On March 26, 1998, the Ohio Supercomputer Center, OhioLINK, and OSC Networking will sponsor a one-day conference on digital libraries. The session will enable representatives from Ohio's higher education institutions and industry to share ideas on digital library research and form working groups that could pursue opportunities for network experiments using the current infrastructure and possible funded research. Faculty, technical staff, and industry personnel with interests in digital libraries are expected to attend.
Digital library research is an area of emphasis for federal granting agencies; it is also an area of considerable interest to anyone developing software for the Internet. Digital library research encompasses a number of topics, including information retrieval, database systems, human-computer interaction, and the use of artificial intelligence to assist in searching and retrieval processes.
Not only are digital libraries of interest because of the emphasis of federal granting agencies, they also present significant opportunity because of digital library projects in Ohio which can be the foundation of research programs. OhioLINK, a consortia of the state's colleges and universities, is building a digital library of text, images, and other forms of data. Its content and audience of 500,000 users can be utilized for the exploration of many digital library topics. Similarly, there are other "digital libraries" being built in the state with medical imagery and other content that offer similar opportunities for research.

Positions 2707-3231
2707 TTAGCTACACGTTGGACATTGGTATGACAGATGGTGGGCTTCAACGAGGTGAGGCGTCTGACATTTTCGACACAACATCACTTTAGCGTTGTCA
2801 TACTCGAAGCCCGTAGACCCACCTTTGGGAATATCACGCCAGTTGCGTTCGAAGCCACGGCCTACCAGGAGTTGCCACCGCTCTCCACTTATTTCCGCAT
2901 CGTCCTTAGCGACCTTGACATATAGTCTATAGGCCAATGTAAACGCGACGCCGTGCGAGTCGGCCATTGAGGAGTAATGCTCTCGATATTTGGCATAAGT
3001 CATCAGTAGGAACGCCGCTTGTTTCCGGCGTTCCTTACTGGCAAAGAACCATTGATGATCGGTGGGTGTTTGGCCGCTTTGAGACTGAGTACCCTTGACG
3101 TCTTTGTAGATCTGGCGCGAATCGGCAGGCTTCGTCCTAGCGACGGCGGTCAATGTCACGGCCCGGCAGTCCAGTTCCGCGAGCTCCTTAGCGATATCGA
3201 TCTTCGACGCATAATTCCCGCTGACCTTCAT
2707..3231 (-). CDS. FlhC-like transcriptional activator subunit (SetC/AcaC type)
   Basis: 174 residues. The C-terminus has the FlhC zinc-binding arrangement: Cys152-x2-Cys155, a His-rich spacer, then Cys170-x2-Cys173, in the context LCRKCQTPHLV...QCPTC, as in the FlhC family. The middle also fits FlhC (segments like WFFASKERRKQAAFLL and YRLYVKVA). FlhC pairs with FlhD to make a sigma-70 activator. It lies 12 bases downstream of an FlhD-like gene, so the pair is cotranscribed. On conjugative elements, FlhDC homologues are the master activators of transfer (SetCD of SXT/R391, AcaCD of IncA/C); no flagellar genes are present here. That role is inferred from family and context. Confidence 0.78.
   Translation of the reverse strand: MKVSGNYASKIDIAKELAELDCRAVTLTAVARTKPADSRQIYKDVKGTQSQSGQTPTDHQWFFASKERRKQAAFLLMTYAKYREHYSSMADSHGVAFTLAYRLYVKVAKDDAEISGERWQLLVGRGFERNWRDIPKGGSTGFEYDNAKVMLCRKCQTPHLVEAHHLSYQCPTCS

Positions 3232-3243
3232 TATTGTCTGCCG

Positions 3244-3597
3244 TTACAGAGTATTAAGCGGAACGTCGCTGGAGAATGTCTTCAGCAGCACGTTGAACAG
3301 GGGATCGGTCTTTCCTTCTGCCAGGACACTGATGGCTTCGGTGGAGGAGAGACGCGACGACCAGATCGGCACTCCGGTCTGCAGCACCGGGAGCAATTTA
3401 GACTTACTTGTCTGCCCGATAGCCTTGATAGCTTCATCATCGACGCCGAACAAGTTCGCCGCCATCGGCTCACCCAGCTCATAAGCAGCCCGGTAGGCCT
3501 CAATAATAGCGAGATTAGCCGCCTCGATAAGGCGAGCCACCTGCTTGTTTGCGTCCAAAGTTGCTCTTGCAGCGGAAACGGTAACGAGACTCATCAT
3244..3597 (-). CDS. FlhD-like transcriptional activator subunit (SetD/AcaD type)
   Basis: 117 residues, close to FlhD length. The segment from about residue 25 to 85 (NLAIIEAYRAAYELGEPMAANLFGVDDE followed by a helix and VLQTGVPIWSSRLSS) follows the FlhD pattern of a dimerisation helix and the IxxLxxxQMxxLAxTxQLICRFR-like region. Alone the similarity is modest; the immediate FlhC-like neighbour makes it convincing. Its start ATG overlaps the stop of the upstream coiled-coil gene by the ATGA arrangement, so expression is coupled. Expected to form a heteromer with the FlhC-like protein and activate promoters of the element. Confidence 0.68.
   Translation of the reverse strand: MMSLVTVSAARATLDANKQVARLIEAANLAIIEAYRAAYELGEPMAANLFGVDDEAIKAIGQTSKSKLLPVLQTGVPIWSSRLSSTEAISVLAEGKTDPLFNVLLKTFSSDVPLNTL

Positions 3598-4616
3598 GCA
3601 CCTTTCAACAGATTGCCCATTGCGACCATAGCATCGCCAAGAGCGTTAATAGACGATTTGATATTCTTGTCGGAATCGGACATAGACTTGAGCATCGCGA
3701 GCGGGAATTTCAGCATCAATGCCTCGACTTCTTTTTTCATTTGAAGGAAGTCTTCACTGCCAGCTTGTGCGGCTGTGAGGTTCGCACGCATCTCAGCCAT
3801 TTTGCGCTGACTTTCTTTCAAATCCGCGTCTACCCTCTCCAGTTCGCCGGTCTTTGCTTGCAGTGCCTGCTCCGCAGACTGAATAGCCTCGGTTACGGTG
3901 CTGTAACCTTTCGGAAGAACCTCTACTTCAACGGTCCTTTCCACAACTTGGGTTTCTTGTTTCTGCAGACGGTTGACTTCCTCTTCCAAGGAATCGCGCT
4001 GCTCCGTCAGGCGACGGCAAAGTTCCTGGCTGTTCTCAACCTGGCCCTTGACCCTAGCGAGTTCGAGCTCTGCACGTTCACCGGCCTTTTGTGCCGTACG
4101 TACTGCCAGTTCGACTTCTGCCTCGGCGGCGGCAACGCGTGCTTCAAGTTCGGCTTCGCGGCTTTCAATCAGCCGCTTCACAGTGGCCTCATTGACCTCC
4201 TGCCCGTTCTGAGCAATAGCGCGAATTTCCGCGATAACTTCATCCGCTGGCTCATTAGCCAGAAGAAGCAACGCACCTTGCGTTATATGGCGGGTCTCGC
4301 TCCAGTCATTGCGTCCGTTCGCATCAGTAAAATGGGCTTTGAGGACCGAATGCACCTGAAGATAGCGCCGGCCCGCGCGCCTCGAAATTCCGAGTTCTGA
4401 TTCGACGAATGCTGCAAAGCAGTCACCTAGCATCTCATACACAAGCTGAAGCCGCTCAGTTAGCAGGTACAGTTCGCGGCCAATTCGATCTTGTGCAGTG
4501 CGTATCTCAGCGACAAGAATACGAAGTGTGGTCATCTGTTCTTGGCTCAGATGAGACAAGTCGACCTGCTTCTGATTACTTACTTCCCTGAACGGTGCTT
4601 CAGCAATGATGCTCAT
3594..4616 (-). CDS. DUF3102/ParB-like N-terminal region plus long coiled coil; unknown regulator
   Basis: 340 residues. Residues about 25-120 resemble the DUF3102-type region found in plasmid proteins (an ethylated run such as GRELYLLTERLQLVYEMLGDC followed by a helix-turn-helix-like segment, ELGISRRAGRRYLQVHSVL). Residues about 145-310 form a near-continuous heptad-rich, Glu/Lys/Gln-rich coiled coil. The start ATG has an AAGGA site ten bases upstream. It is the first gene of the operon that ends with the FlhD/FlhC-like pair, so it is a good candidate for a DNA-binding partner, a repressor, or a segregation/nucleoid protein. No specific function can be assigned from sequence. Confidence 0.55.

The conference will discuss digital library research. Existing digital library applications and research opportunities offered by state programs such as OhioLINK will also be discussed. The conference will hopefully help its participants identify research programs that can exploit these opportunities and for which federal and state funding can be pursued.
The conference will be held at The Ohio State University's Fawcett Center for Tomorrow from 9 a.m. to 4 p.m. on March 26, 1998. Featured speakers will include Benjamin M. Gross from the University of Illinois and Mike Christel from Carnegie Mellon University. Both speakers have NSF digital library grants. A tentative agenda will be posted in the near future.